The Grey Fairy Book - online childrens book

Illustrated classic fairy tales for children by Andrew Lang

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blow at his head that it flew far, far away. The princess could not find words to thank Bensurdatu for what he had done, and she too placed in his hand a golden crown.
' Now show me where your youngest sister is,' said he, ' that I may free her also.'
' Ah ! that I fear you will never be able to do,' sighed they, ' for she is in the power of a serpent with seven heads.'
' Take me to him,' replied Bensurdatu. ' It will be a splendid fight.'
Then the princess opened a door, and Bensurclatu passed through, and found himself in a hall that was even larger than the other two. And there stood the young­est sister, chained fast to the wall, and before her was stretched a serpent with seven heads, horrible to see. As Bensurdatu came forward it twisted all its seven heads in his direction, and then made a quick dart to snatch him within its grasp. But Bensurdatu drew his sword and laid about him, till the seven heads were rolling on the floor. Flinging down his sword he rushed to the princess and broke her chains, and she wept for joy, and embraced him, and took the golden crown from off her head, and placed it in his hand.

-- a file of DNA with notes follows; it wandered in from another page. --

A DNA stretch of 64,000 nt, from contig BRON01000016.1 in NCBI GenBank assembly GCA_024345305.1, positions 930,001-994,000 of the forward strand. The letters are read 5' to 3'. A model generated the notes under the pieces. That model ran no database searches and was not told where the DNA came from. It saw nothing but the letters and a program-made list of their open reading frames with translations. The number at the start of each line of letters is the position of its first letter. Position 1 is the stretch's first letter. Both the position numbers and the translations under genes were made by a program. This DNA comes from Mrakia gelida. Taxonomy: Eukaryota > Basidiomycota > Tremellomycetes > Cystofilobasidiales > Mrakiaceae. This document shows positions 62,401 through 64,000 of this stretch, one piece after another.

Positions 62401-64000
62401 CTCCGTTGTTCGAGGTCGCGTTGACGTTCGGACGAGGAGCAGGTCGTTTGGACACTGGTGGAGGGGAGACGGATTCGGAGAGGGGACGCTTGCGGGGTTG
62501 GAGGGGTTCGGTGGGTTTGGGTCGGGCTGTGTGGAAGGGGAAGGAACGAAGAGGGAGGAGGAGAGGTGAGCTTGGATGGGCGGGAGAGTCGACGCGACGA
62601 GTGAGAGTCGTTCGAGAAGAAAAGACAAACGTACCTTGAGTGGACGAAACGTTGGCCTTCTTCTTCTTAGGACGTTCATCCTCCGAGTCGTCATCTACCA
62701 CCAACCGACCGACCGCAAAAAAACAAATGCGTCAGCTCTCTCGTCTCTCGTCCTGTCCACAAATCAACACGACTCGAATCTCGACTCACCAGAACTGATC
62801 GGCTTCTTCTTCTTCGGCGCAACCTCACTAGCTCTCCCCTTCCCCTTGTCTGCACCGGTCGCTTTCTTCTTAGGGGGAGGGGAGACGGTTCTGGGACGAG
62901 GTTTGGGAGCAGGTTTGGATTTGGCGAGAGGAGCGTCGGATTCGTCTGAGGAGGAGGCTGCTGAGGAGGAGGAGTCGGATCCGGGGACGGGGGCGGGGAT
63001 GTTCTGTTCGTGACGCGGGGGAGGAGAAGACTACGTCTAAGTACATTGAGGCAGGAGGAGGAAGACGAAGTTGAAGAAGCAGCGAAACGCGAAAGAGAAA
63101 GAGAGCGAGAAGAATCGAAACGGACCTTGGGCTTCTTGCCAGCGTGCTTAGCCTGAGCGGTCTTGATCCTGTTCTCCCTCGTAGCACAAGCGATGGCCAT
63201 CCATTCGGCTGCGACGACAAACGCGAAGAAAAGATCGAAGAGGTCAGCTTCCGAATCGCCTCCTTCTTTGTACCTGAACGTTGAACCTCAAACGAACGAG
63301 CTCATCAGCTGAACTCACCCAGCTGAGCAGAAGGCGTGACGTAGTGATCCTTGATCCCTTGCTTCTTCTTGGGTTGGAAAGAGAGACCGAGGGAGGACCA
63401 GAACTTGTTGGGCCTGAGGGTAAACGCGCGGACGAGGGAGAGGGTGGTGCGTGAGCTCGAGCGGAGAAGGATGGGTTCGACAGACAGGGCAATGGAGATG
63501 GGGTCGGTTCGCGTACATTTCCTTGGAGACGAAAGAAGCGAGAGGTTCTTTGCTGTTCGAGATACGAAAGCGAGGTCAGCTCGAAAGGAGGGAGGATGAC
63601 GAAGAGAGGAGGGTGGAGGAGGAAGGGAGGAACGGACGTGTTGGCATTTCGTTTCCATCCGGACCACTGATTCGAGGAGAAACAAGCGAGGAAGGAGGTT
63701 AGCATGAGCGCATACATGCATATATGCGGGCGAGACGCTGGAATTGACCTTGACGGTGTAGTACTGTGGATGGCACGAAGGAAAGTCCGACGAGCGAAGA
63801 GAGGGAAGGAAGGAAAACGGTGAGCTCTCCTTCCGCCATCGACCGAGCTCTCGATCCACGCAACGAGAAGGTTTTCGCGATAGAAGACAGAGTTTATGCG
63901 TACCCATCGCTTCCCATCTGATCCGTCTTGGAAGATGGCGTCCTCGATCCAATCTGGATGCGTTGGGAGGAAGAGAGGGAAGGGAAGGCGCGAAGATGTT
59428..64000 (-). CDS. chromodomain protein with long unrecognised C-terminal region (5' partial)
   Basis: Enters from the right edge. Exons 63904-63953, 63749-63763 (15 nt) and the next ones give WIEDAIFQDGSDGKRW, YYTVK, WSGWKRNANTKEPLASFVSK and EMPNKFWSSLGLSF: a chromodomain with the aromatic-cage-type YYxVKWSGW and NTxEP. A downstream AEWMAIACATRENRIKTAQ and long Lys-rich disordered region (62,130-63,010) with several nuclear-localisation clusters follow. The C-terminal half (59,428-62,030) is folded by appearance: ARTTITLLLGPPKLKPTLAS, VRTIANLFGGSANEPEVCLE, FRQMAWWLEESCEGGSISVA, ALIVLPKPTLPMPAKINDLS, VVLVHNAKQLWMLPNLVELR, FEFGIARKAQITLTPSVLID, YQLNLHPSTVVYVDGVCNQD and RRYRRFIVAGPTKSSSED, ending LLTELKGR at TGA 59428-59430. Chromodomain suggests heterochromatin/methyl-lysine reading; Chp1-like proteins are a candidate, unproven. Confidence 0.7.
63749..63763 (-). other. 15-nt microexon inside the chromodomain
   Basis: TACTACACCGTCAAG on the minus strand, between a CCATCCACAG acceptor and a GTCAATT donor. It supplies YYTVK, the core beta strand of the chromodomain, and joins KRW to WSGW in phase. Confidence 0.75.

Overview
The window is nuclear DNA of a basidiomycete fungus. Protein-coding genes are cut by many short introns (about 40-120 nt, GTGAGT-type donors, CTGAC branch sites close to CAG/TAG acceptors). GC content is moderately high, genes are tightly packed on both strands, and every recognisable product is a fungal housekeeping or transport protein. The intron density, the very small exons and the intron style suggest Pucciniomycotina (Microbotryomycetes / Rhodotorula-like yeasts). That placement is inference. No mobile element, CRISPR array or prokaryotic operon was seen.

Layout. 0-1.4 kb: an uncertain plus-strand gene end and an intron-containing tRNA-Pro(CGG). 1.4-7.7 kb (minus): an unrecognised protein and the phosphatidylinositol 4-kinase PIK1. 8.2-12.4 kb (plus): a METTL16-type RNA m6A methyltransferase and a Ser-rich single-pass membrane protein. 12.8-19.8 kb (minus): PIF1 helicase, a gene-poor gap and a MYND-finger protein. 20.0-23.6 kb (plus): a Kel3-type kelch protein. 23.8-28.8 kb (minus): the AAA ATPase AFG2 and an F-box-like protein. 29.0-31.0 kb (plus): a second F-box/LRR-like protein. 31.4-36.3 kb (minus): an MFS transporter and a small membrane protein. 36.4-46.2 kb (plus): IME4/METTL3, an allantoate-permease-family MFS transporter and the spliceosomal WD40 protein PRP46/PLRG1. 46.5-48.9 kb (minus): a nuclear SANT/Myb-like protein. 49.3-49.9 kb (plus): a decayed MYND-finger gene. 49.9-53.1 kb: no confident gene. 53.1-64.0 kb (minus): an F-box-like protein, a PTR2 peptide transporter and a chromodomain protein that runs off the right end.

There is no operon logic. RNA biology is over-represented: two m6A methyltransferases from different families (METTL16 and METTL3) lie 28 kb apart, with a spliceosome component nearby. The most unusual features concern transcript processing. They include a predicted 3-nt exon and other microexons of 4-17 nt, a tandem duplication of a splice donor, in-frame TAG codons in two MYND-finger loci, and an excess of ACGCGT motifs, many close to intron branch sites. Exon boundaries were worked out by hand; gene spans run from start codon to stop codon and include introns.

' Now we must go back to the upper world,' said Bensurdatu, and led her to the bottom of the river. The other princesses were waiting there, and he tied the rope round the eldest, and rung his bell. And the generals above heard, and drew her gently up. They then unfastened the cord and threw it back into the river, and in a few moments the second princess stood beside her sister.
So now there were left only Bensurdatu and the youngest princess. ' Dear Bensurdatu,' said she, ' do me a kindness, and let them draw you up before me. I dread the treachery of the generals.'
' No, no,' replied Bensurdatu, ' I certainly will not
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